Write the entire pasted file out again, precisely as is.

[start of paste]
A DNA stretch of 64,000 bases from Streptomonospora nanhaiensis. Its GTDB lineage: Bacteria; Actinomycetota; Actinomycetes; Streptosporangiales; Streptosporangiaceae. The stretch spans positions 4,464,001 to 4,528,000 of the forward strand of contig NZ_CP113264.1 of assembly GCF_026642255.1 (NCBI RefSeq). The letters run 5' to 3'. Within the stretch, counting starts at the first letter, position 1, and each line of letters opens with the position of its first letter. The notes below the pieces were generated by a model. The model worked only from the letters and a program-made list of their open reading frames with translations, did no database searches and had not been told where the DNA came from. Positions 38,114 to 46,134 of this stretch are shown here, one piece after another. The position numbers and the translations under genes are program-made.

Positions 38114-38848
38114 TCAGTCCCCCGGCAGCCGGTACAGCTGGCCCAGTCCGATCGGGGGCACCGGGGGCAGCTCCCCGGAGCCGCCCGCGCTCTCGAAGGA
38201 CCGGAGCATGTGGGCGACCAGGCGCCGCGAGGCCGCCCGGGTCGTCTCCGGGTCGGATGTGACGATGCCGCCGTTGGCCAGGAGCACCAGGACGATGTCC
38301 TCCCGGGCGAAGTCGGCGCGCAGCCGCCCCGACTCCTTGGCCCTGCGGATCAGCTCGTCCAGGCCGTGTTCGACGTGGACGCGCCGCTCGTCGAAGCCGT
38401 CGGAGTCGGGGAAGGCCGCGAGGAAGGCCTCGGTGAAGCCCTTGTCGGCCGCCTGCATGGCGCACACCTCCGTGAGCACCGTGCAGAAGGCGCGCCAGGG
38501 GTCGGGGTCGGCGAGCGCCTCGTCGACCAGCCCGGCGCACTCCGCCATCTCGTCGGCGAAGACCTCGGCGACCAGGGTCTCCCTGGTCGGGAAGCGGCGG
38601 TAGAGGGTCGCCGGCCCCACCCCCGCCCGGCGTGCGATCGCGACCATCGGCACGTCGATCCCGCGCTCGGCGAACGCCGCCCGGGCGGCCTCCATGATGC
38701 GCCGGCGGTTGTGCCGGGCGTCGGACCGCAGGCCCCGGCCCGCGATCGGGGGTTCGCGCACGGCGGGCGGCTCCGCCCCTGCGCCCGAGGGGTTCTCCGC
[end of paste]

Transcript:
A DNA stretch of 64,000 bases from Streptomonospora nanhaiensis. Its GTDB lineage: Bacteria; Actinomycetota; Actinomycetes; Streptosporangiales; Streptosporangiaceae. The stretch spans positions 4,464,001 to 4,528,000 of the forward strand of contig NZ_CP113264.1 of assembly GCF_026642255.1 (NCBI RefSeq). The letters run 5' to 3'. Within the stretch, counting starts at the first letter, position 1, and each line of letters opens with the position of its first letter. The notes below the pieces were generated by a model. The model worked only from the letters and a program-made list of their open reading frames with translations, did no database searches and had not been told where the DNA came from. Positions 38,114 to 46,134 of this stretch are shown here, one piece after another. The position numbers and the translations under genes are program-made.

Positions 38114-38848
38114 TCAGTCCCCCGGCAGCCGGTACAGCTGGCCCAGTCCGATCGGGGGCACCGGGGGCAGCTCCCCGGAGCCGCCCGCGCTCTCGAAGGA
38201 CCGGAGCATGTGGGCGACCAGGCGCCGCGAGGCCGCCCGGGTCGTCTCCGGGTCGGATGTGACGATGCCGCCGTTGGCCAGGAGCACCAGGACGATGTCC
38301 TCCCGGGCGAAGTCGGCGCGCAGCCGCCCCGACTCCTTGGCCCTGCGGATCAGCTCGTCCAGGCCGTGTTCGACGTGGACGCGCCGCTCGTCGAAGCCGT
38401 CGGAGTCGGGGAAGGCCGCGAGGAAGGCCTCGGTGAAGCCCTTGTCGGCCGCCTGCATGGCGCACACCTCCGTGAGCACCGTGCAGAAGGCGCGCCAGGG
38501 GTCGGGGTCGGCGAGCGCCTCGTCGACCAGCCCGGCGCACTCCGCCATCTCGTCGGCGAAGACCTCGGCGACCAGGGTCTCCCTGGTCGGGAAGCGGCGG
38601 TAGAGGGTCGCCGGCCCCACCCCCGCCCGGCGTGCGATCGCGACCATCGGCACGTCGATCCCGCGCTCGGCGAACGCCGCCCGGGCGGCCTCCATGATGC
38701 GCCGGCGGTTGTGCCGGGCGTCGGACCGCAGGCCCCGGCCCGCGATCGGGGGTTCGCGCACGGCGGGCGGCTCCGCCCCTGCGCCCGAGGGGTTCTCCGC